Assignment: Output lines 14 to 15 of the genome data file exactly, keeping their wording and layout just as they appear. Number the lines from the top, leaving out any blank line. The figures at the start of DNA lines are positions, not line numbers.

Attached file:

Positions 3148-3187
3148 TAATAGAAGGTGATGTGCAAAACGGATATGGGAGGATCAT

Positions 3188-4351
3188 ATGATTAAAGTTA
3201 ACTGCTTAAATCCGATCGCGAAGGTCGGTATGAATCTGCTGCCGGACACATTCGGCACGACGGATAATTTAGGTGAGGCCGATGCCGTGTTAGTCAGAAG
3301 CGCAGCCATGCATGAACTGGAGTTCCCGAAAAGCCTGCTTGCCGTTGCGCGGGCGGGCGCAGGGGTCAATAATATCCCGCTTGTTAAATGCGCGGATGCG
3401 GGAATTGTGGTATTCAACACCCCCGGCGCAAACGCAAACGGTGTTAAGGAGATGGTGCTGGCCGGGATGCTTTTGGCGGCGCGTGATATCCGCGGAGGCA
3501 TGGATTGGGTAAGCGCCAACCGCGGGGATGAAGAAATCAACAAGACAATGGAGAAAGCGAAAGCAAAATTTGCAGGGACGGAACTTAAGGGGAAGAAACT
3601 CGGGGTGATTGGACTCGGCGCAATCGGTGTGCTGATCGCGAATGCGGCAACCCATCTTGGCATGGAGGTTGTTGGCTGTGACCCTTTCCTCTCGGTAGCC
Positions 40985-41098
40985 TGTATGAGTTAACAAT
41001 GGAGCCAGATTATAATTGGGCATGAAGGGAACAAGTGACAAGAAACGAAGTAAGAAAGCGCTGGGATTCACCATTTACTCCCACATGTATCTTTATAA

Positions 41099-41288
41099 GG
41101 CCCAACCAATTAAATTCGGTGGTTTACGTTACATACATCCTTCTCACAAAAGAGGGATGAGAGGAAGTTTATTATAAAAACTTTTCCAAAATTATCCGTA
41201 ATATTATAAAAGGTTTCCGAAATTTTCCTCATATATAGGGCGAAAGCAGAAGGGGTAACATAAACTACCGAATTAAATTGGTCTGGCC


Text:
41099 GG
41101 CCCAACCAATTAAATTCGGTGGTTTACGTTACATACATCCTTCTCACAAAAGAGGGATGAGAGGAAGTTTATTATAAAAACTTTTCCAAAATTATCCGTA